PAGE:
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Big Banks: Capital Deployment Winners and Losers

Wells Fargo (WFC - Get Report) raised its quarterly dividend to 30 cents a share from 25 cents and said it had received Federal Reserve approval for "a proposed increase in common stock repurchase activity for 2013 compared with 2012," when the company's share repurchases totaled $4.0 billion. Mutascio was "surprised" at the dividend increase, since the bank had raised the dividend by 3 cents in January. "As a result, the company's dividend yield of 3.2% will be the highest in our large-cap coverage universe," he wrote. Wells Fargo's shares were up 2% in early trading, to $37.57.

Losers


While the two banks aren't really "losers," in that their capital plans were not rejected outright by the Federal Reserve, JPMorgan Chase (JPM - Get Report) and Goldman Sachs (GS) both received "conditional" approvals of their capital plans by the Federal Reserve. That can be perceived as a negative for both companies, but especially for JPMorgan Chase, which is feeling the heat from the Senate Committee on Investigations, led by Senator Carl Levin (D., Mich.), which is holding a hearing Friday on the company's " London Whale" hedge trading losses first announced last May.

Despite having to resubmit its capital plan, JPMorgan announced an increase in its quarterly dividend to 38 cents a share from 30 cents, and said it would repurchase up to $6.0 billion in shares through the first quarter of 2014. JPMorgan's shares were down over 3% in early trading, to $49.31.

Goldman Sachs CEO Lloyd Blankfein said in a statement the firm was "pleased to continue to have the flexibility to return capital to shareholders," but the company released no further details on its capital plan. Goldman's shares were down 1% in early trading, to $152.83.

While Ally Financial and BB&T had their capital plans rejected outright, the Fed partially objected to the capital plan submitted by Zions Bancorporation (ZION) of Salt Lake City. The company announced that the regulator "to certain proposed capital actions, it did not object to key capital actions relating to the reduction of the cost and quantity of Zions' non-common capital." The company was approved to repurchase $600 million in preferred and trust preferred securities and said it could request permission to redeem another $200 million in preferred stock in its revised capital plan.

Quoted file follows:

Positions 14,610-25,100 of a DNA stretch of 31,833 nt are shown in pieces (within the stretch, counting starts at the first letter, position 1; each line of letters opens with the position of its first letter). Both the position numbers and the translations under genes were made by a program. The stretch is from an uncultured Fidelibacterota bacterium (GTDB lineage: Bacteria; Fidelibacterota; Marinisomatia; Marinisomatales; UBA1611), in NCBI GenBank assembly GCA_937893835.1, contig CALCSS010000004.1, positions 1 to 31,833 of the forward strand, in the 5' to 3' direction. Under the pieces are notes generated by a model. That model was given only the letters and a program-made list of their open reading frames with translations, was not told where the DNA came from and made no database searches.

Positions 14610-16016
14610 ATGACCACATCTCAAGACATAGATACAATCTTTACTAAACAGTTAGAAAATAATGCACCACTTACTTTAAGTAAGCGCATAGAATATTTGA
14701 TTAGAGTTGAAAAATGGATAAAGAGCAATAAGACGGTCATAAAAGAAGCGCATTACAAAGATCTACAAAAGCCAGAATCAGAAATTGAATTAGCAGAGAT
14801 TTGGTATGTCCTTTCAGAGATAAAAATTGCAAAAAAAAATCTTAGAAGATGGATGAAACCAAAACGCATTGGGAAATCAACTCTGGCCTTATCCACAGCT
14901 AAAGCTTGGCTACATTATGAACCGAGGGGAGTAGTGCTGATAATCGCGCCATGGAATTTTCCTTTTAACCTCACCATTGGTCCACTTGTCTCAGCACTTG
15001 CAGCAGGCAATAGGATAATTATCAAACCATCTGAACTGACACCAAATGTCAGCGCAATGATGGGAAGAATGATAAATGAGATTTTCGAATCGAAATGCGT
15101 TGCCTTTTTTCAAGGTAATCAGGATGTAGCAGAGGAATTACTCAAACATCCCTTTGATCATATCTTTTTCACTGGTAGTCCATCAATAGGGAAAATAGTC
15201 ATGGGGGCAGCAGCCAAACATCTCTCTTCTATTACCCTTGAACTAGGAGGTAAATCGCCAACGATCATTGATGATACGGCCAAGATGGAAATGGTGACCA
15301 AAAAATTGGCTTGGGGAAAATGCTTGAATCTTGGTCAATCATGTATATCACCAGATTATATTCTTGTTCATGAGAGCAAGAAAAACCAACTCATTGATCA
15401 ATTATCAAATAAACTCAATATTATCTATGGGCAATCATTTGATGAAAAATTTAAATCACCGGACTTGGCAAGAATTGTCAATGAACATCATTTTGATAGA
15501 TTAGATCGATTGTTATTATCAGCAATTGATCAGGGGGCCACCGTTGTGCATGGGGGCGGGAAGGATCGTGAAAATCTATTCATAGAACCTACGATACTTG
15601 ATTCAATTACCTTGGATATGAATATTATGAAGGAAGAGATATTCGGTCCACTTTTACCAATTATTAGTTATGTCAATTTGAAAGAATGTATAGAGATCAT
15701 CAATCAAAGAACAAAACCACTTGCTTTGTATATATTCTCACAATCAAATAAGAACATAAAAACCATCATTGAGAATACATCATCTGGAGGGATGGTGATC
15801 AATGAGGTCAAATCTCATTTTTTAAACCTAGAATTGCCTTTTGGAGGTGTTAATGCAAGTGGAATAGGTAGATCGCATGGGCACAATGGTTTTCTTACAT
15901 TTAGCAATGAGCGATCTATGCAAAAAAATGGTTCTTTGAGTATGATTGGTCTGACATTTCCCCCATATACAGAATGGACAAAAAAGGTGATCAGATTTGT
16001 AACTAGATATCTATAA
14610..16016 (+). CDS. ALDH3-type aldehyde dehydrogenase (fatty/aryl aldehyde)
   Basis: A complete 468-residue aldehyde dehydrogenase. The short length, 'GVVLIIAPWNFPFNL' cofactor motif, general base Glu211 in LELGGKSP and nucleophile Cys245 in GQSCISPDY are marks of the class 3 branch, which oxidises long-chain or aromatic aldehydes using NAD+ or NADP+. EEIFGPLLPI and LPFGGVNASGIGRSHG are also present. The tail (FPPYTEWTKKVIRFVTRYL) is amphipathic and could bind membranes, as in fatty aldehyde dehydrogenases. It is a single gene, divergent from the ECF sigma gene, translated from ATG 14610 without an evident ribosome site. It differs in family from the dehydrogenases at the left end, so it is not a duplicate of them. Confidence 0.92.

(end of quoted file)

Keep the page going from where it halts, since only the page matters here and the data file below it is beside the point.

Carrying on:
Jefferies analyst Ken Usdin said in a report late on Thursday that "ZION's quarterly dividend appears to stay at $0.01." Shares of Zions Bancorporation were down 2% in early trading, to $25.32.

SunTrust (STI) of Atlanta said it would increase its dividend to 26 cents a share from 24 cents and buy back up to $2.1 billion in common shares. The dividend increase "came in below our estimate of an $0.08 dividend increase (to $0.13), while buybacks of $150 million were below our estimate of $274 million," Mutascio wrote, adding that "as a result, the overall payout of 25.8% came in below our estimate of 38.3%." SunTrust's shares were down 2% in early trading, to $29.15.

-- Written by Philip van Doorn in Jupiter, Fla.

>Contact by Email.

Philip W. van Doorn is a member of TheStreet's banking and finance team, commenting on industry and regulatory trends. He previously served as the senior analyst for TheStreet.com Ratings, responsible for assigning financial strength ratings to banks and savings and loan institutions. Mr. van Doorn previously served as a loan operations officer at Riverside National Bank in Fort Pierce, Fla., and as a credit analyst at the Federal Home Loan Bank of New York, where he monitored banks in New York, New Jersey and Puerto Rico. Mr. van Doorn has additional experience in the mutual fund and computer software industries. He holds a bachelor of science in business administration from Long Island University.
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